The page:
Back in Spain, we are now in the Andalucía region an area we are familiar with. its stunning hills, white-washed villages, ancient castles, sandy beaches overlooking the Mediterranean sea. Birthplace of flamenco and bullfighting it’s rich in culture with spectacular Hispano-Moorish architecture it as so much more to offer than just sprawling on a sun lounger. We are starting at Seville before moving along the coast. 

Crossing the border Gibraltar

 

After looking at the aires in Seville we opt to park at the marina in Gelves a town situated on the banks of the river Guadalquivir. It’s a secure site and one of the main attractions of the marine for people with boats is its crane capable of launching and stranding vessels of up to 25 tons, and a  hydraulic car to move the boats inside its wide dry marina.  In the evening the marina comes to life with people on the quayside having a meal and boats on the river. 

Bus ride into Seville

Seville

From Gelves we get the bus into Seville, it’s a 15-minute ride, a single ticket costs €1.60. 

We get off the bus by the Guadalquivir its here where you can see how impressive this river really is. It is the second longest river in Spain, travelling 650 kilometres across the width of Andalucia finally arriving at the Atlantic Ocean, just above Cádiz. It brought the city water, trade, clay, protection, sustenance, access to the sea and much more. Over the centuries the river has flooded bursting its banks, causing huge damage and destruction in the city.

Just across the road is the Plaza de España, a semicircle building around a huge open space. You can wander through the building, watch the flamenco dancers on the steps or take a rowing boat around the canal. 

Not far from here is Parque de Maria Luisa. It’s a lovely park, full of shady paths, little fountains and formal gardens. A great place to walk or to get away from the sun for a while. 

Across the city, we find narrow streets that lead to the cathedral. This is a majestic looking building dating back to around the 15th century. It claims to be the third largest of its kind in the world. 

We have only spent the afternoon in this city, it’s so big you need a good couple of days to fully see it. 

Our bikes at La Linea marina

Gibralter

It’s a while since we have been to Gibraltar so we thought we would see if anything had changed.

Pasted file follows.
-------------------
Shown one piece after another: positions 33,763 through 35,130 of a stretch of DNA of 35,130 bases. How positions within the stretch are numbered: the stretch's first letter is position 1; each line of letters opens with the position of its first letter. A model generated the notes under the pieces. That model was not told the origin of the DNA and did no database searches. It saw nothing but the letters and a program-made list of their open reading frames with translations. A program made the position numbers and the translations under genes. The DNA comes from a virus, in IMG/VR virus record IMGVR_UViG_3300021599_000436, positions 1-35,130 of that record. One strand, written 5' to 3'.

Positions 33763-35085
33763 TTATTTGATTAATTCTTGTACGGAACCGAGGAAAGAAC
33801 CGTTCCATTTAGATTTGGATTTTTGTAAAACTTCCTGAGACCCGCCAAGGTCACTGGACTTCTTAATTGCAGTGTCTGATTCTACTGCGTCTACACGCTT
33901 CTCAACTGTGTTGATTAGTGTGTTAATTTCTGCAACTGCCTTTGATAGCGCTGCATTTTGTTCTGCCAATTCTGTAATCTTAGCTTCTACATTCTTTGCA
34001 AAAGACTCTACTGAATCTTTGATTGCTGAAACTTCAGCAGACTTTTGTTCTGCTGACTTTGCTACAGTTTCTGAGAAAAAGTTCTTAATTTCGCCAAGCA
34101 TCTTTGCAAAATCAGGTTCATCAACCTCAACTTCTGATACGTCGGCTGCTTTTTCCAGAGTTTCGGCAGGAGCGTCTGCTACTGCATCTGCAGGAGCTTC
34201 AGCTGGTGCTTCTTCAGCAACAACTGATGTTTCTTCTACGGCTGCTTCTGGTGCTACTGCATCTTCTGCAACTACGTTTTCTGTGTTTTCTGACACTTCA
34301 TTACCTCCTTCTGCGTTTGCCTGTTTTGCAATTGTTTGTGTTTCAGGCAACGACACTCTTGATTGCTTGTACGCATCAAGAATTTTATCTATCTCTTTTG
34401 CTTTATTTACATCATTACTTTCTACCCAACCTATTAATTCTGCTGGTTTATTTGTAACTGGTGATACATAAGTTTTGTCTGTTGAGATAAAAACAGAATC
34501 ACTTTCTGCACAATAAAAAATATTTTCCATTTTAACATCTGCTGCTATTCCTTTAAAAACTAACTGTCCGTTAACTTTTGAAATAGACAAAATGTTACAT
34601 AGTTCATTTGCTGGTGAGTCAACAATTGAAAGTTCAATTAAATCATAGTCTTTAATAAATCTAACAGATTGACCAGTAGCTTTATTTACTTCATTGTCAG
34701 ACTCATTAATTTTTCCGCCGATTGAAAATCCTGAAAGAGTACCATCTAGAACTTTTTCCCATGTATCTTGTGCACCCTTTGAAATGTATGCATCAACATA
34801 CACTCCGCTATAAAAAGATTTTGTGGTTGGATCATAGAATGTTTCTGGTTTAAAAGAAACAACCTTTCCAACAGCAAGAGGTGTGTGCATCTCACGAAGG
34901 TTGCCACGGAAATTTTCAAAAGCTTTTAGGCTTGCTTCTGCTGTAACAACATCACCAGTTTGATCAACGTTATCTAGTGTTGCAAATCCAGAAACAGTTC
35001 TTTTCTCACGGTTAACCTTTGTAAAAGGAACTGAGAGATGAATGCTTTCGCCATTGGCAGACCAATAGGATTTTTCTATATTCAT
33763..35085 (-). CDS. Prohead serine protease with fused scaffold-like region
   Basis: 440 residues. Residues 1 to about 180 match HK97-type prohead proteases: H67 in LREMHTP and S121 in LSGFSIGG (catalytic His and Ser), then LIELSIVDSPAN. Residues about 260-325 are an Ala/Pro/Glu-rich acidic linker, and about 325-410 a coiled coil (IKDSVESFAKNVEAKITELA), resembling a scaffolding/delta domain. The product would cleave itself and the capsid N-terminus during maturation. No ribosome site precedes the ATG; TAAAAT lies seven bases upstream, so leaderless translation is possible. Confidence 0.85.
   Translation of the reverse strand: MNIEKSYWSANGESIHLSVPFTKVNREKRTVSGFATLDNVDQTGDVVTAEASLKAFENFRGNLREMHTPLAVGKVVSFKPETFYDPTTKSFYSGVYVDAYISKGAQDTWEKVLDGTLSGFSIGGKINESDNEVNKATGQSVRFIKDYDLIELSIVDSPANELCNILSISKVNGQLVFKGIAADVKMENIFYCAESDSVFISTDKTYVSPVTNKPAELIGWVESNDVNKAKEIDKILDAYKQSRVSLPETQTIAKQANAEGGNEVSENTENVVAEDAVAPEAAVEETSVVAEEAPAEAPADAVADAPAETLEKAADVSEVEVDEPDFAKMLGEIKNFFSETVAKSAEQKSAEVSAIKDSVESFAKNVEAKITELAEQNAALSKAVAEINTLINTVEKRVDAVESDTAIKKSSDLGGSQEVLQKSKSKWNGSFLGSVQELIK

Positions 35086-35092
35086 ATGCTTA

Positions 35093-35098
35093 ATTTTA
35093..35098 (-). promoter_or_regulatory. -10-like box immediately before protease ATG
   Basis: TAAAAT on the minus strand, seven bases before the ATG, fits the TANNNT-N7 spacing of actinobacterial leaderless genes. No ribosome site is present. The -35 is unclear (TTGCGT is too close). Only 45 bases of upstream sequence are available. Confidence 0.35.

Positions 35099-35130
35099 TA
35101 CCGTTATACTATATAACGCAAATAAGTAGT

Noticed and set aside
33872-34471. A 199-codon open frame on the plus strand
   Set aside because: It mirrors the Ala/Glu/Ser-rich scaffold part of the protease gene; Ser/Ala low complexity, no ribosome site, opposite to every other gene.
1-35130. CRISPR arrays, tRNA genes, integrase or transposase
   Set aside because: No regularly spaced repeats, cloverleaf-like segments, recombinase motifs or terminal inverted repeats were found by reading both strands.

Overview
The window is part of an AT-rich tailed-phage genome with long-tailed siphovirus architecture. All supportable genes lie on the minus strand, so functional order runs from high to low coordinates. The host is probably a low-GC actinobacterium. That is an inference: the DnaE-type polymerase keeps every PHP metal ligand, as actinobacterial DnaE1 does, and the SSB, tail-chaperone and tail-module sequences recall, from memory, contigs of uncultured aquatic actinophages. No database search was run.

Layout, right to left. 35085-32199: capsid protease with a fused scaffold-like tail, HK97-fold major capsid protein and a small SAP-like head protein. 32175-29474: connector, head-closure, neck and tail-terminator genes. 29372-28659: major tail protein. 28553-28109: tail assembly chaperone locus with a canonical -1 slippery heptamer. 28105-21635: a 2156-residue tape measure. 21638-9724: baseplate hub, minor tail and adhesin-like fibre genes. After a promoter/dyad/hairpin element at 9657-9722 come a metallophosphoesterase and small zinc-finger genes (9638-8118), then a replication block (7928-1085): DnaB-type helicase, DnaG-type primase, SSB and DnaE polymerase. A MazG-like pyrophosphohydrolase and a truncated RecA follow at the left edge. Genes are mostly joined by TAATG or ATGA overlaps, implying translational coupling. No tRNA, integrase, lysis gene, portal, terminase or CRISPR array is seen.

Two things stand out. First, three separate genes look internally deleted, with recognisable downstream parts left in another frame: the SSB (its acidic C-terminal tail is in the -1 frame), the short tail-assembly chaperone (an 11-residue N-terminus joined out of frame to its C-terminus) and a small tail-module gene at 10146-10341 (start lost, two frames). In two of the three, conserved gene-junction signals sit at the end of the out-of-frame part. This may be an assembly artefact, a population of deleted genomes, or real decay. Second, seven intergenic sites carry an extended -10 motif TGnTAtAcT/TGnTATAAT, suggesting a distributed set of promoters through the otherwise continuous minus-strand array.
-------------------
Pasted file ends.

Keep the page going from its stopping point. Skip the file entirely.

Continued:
We planned to park at the aire in La Linea but after a quick drive around it isn’t looking very promising, it looks rather run down. An elderly man driving an older motorhome advises us to park at the marina on the other side of La Linea, so we move. It’s a lovely spot with great views of the sea, Gibraltar towering over us and the motorhome is safe whilst we go off.

Marina at Gelves

We decide to cycle over the border which takes less than 20 minutes. Gibraltar is an Overseas Territory of the United Kingdom, also known as ’The Rock’. The limestone rock rising out of the sea measures 426 metres high can be seen for many miles and on a clear day, you can see Morroco and great views of Spain. From memory, it doesn’t look like much as changed here but the contrast over such a short distance is interesting from whitewashed houses to what looks like any English town, with its red pillar boxes, fish and chip shops and good old Marks and Spencer. For a short, while you forget where you are, everyone is speaking English. We decide not to do the touristy thing here we saw the Barbary macaques with our boys year ago. 

La Linea

The coastal town of La Línea de la Concepción or ‘La Línea’ as it’s more commonly known (its meaning ‘boundary line’ in Spanish) is just as busy today as it was over 15yrs ago. With cars queuing to cross the border you can see why it’s referred to as the ‘ The Gateway to Gibraltar’.  it’s has a market on a Wednesday and two great beaches one along each peninsular seafront. You can see why it attracts lots of visitors. Having said all this  I still think it has a border feel to the town which makes it seem run down in parts. 

Gibraltar

We don’t stop off anymore until we get further along the coast, passing Puerto Banú, Marbella and Calahonda. Things haven’t changed that much, there is still the odd crane or two towering over unfinished buildings. But the beaches that run for over 25 kilometres along this glamorous part of the coast look untouched which is good to see.

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